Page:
I actually won, though, and this became the first of many collegiate successes.
For the prize I was given a cash grant and a graphics tablet, and was so proud that I invited my parents to the award ceremony. They were confused, and had no idea what it was that I had just accomplished. Thousands of students had entered, and I won.
I remember returning home that night, heart completely shattered and silently crying in my room because my parents didn’t seem as proud as I had expected for them to be. At that moment, I had realized that I had made the wrong career choice to them. My parents didn’t understand my decision to pursue an artistic profession. And the more I thought about it, all eyes were on me – my entire family and even friends were waiting on when I’d “wake up” and find a real job. I wanted to prove them wrong.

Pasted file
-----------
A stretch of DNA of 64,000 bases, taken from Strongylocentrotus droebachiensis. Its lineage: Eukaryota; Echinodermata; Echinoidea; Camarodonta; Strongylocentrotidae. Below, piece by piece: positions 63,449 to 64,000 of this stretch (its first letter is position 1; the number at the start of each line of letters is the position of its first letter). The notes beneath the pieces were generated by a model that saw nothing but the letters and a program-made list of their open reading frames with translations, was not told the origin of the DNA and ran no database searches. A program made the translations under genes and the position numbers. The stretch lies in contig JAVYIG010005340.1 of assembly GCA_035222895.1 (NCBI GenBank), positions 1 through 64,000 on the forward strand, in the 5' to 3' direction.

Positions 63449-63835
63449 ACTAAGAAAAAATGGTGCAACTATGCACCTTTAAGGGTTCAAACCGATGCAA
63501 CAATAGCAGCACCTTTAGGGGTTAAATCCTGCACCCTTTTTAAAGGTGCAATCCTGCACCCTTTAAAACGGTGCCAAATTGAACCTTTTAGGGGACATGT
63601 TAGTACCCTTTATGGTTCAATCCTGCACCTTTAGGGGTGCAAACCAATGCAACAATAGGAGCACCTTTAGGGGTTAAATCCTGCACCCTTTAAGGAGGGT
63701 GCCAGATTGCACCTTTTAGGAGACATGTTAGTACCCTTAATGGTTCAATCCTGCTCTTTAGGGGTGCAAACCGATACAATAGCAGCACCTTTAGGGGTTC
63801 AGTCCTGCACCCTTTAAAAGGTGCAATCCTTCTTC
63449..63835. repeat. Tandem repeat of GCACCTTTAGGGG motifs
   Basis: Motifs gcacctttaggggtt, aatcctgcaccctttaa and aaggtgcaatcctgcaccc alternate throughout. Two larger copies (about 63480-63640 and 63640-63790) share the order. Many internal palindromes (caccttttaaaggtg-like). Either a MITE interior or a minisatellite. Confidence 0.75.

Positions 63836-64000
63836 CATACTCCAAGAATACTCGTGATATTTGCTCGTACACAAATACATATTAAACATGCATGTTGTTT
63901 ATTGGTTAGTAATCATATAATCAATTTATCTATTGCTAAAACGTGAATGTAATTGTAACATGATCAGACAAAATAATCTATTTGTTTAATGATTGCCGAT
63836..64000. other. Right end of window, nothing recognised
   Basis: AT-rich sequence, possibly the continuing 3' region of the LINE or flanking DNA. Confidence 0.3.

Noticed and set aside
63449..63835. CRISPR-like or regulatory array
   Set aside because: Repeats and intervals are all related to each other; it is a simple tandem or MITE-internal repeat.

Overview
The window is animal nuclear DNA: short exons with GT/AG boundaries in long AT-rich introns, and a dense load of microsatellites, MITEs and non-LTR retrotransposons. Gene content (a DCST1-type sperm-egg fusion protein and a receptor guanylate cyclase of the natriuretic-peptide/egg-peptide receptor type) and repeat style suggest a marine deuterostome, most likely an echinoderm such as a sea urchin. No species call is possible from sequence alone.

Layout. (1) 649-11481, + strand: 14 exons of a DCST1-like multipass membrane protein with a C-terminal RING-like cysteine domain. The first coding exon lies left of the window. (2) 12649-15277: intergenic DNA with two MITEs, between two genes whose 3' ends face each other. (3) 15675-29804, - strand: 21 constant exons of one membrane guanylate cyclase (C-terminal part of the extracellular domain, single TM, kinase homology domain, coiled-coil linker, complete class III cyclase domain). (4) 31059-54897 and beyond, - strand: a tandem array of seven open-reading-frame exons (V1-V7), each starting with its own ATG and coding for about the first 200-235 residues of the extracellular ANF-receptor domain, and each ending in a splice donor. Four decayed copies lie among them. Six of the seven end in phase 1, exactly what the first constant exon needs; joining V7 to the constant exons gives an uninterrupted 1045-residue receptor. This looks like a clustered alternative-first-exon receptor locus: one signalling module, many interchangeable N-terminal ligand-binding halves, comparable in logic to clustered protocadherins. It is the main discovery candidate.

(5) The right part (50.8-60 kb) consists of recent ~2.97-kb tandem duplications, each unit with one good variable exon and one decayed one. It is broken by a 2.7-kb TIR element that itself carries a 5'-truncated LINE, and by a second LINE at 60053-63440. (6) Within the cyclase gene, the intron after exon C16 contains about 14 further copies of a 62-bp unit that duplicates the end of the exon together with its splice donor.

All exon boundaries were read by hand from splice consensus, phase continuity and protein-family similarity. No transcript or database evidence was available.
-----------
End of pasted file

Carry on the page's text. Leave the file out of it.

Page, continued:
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I pulled away from friends and family and focused on building my success. A job offer was presented to me from the multimedia department as a tutor and instructor, and I was also invited to become a member of the exclusive Inland Empire Photographer and Videographer’s Association, with all of my membership fees paid for. At 19, I was the youngest member of the association.
The Press Enterprise reached out to me for several interviews, my work started to get published in magazines, and I even became pen pals with the state senator, as he periodically sent me letters recognizing my accomplishments. I was finally starting to earn some recognition.
Opportunities starting hitting me left and right. It seemed that the more doors started opening, I began to shut everybody in my life out. I was constantly fighting everyone – my boyfriend, my best friends, my family – and those who didn’t agree with my artistic lifestyle were immediately shunned and ignored. I was too busy focusing on fueling my success.